Kicking My Candy Bar Addiction In The Foot – And Saving Big Money

SnickerAs I’ve mentioned on here a few times before, I’ve been trying out the Volumetrics weight control plan in an attempt to lose a few pounds. So far, it’s been working quite well, but what I found to be quite interesting is that it really exposed one of my worst daily splurges – and now I can see both the health and the financial aspects of kicking this little routine.

See that little Snickers bar wrapper over there? It was my addiction. For years. I would eat one in the morning and one in the afternoon out of the vending machine at work. Seventy five cents a pop, making it cost a dollar fifty a day. Most days, this would literally just come out of pocket change, so it never really felt like a big expenditure, plus I was often quite happy to have that mid-morning and mid-afternoon energy rush that the bar would provide.

When I started Volumetrics, I started looking carefully at the nutrition labels on different items and the Snickers bar made me almost jump out of my skin. Wow! That candy bar alone was worse for me than almost any meal I would eat. I realized that for health reasons I needed to kick the habit, and I knew in the back of my head that it would help financially, too, but I was really worried about that mid-morning and mid-afternoon energy rush.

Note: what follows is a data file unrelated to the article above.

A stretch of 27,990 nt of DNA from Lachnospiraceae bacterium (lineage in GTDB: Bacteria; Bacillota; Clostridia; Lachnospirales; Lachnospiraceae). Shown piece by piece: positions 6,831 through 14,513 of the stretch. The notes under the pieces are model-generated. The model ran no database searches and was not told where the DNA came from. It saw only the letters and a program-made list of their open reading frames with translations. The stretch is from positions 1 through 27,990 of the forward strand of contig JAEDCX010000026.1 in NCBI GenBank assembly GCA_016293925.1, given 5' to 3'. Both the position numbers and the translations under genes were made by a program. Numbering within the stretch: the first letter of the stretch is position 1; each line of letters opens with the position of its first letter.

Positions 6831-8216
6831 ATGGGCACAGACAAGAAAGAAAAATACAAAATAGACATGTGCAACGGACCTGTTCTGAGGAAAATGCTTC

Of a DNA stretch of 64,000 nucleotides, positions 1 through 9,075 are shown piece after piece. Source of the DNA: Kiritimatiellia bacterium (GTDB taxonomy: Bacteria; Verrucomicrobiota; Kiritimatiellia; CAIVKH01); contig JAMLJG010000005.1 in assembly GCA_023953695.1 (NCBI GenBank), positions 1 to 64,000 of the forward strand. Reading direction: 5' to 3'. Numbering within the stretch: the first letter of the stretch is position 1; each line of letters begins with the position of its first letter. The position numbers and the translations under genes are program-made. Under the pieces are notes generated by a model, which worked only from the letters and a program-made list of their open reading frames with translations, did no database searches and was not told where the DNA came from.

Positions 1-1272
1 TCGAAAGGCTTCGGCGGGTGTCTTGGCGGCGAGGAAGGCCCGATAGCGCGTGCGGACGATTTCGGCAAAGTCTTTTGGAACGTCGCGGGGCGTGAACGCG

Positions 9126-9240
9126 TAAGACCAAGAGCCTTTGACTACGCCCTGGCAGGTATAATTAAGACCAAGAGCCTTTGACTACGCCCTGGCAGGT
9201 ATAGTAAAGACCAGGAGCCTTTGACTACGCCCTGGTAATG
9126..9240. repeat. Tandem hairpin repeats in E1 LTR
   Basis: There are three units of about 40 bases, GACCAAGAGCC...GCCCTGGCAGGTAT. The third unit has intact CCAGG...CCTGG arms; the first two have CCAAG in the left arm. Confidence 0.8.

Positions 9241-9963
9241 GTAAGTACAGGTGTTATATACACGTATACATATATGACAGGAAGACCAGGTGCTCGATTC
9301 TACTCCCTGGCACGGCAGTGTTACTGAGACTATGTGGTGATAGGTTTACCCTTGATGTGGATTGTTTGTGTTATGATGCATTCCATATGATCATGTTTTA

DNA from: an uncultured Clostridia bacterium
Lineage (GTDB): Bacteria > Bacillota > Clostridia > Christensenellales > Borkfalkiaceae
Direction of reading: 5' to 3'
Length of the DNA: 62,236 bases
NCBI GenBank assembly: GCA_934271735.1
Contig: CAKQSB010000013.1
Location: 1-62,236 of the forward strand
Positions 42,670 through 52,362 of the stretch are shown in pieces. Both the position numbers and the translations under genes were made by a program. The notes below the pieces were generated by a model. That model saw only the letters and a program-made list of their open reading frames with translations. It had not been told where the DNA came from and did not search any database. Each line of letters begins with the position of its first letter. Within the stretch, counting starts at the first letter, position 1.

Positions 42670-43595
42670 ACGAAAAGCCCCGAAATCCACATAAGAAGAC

What did I do instead? Fruits, and a variety of them. I kept high-energy fruits on my desk: grapefruits, oranges, and bananas, mostly, picked up at the store for less than a quarter a pop. I’d eat one in the mid-morning and one in the mid-afternoon as an energy booster and it matched well with Volumetrics, too. I missed the Snicker’s bar, of course, but the routine of a banana in the morning and an orange or a grapefruit in the afternoon quickly replaced it – I didn’t even think about it any more after a couple of weeks.

I was spending a dollar less each weekday, so after five weeks I had lost a bit of weight, which was a nice reward itself. Not surprising to anyone, though, I decided to run the numbers to see how the saving was going. The math here is simple – five weeks of saving a dollar a day means $25 I didn’t have before. If I contributed that $5 a week to my daughter’s 529 account and it returned 10% a year, on her eighteenth birthday the account would have $12,200 in it.

$12,200 for college and a smaller stomach. I think my daughter would be proud of her dad.

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